“University Heights. That’s the new name, all right? … And we have a logo and everything and you’ll be seeing that all over.”
— Ward 8 Councillor Anthony Perruzza, on his mission to rebrand Jane and Finch
Over the past three decades, Jane and Finch has remained a crack in Toronto’s wall that has, again and again, been covered up with wallpaper.
It has been decorated with grants, surveillance cameras, task forces and studies. But as politicians furrowed their brows at the somehow-surprising findings of each commissioned report, all along, residents have been calling for a new foundation.
Jim Watson politely disagrees with critics who say the provincial government hasn’t committed itself financially to fixing Jane and Finch.
Read more at the Source: TorontoSun.com – Toronto And GTA- Lots of fixes, no solutions.
Seoul, the capital of the Republic of Korea, will contribute 90 percent of the cost of mapping out a new urban center along Hanoi’s Hong (Red) River, the Hanoi Planning and Architecture Department said Saturday.
After the project plan is drawn up, it will be submitted for approval to the National Assembly in April 2009 and the Prime Minister two months later.
Once approved, authorities will call for bids to carry out the construction of the project.
It is estimated that construction of the new urban center by the Red River will cost about US$7 billion.
Source: Vietnam latest news – Thanh Nien Daily.
Supreme Awards (Highest Award)
George Malcolm Supreme Award was won by Isthmus Group in association with Studio Pacific Architecture for Kumototo Wharf Development, Wellington Waterfront
Category: Landscape Design Urban Design
Charlie Challenger Supreme Award was won by Boffa Miskell Ltd for Manukau City Council Restoration Planting Guidelines: Restoring Our Native Plants
Category: Landscape Planning Planning and Environmental Design
Awards of Excellence
Sustainability Award of Excellence – Renee Davies, Waitakere City Council in Partnership with Landcare Research and Architectus and Athfield Architects Waitakere City Council Green Roof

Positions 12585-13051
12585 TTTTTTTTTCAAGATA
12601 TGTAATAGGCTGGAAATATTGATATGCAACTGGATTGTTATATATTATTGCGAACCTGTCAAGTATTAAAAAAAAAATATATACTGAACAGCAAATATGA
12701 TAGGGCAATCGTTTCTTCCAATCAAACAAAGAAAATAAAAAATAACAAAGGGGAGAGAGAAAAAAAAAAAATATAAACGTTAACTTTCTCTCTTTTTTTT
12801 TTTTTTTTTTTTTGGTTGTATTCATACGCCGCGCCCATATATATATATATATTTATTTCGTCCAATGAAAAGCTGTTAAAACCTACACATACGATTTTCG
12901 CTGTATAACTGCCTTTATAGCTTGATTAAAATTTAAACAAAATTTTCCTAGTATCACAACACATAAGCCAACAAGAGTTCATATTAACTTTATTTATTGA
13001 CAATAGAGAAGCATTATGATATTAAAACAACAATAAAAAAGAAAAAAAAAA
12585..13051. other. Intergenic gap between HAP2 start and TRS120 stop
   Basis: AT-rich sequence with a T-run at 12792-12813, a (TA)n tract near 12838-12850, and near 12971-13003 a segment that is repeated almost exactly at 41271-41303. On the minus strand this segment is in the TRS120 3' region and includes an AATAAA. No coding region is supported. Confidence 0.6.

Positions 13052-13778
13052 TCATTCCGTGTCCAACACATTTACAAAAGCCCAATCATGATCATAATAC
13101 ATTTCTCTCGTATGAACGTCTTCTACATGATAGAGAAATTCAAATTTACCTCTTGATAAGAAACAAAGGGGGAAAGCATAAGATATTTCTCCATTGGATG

Sustainability Award of Excellence – Wraight Athfield Landscape + Architecture Ltd, Megan Wraight Waitangi Park, Wellington
Sustainability Award of Excellence – Northern Gateway Alliance (NGA) Northern Gateway Alliance Alpurt B2
Sustainability Award of Excellence – Frazer Baggaley ReClaim: Reveal Record Glenbrook Steel Mill
Resene Colour Award of Excellence Isthmus SEART- Sylvia Park
Go to the NZILA awards website for more information
As our cities grew and our housing settlements changed, we began to separate the places where we live from the places where food is grown. The average North American food item now travels 1,500 kilometres to reach the grocery store shelves.
The quest for a more sustainable way of living is taking aim at this separation of people and food with a commitment to urban agriculture. There are few places in North America where urban agriculture is exploding as fast as it is in the Vancouver area.
The urban agricultural movement promises a new vision where people are living in harmony with the lands and ecosystems around them. Urban agriculture invites food production back into our communities through innovative planning and design.
Source – Vancouver Sun – Urban agriculture exploding in Vancouver by Bob Ransford
The country’s first eco-towns took a step closer to becoming reality today as Housing Minister Caroline Flint today announced 15 potential locations will go forward to the next stage, providing the opportunity for a major boost in affordable housing across the country whilst tackling climate change.
Housing Minister Caroline Flint stated that “We have a major shortfall of housing and with so many buyers struggling to find suitable homes, more affordable housing is a huge priority. To face up to the threat of climate change, we must also cut the carbon emissions from our housing. Eco-towns will help solve both of these challenges.
57 initial proposals were received from local authorities and developers across the country. The 15 shortlisted locations are:
- Pennbury, Leicestershire: 12-15,000 homes
- Manby and Strubby, Lincolnshire: 5,000 homes
- Curborough, Staffordshire: 5,000 homes
- Middle Quinton, Warwickshire: 6,000 homes
- Bordon-Whitehill, Hampshire: 5-8,000 homes
- Weston Otmoor, Oxfordshire: 10-15,000 homes
- Ford, West Sussex: 5,000 homes
Imerys China Clay Community, Cornwall: around 5,000 homes
- Rossington, South Yorkshire: Up to 15,000 homes
- Coltishall, Norfolk: 5,000 homes
- Hanley Grange, Cambridgeshire: 8,000 homes
- Marston Vale and New Marston, Bedfordshire: Up to 15,400 homes
- Elsenham, Essex: A minimum of 5,000 homes
- Rushcliffe, Nottinghamshire: Possible sites still under review
- Leeds City Region, Yorkshire: Possible sites still under review
Read more at the Source: Communities and Local Government(UK Gov’t) – 15 locations shortlisted for next stage of eco-towns programme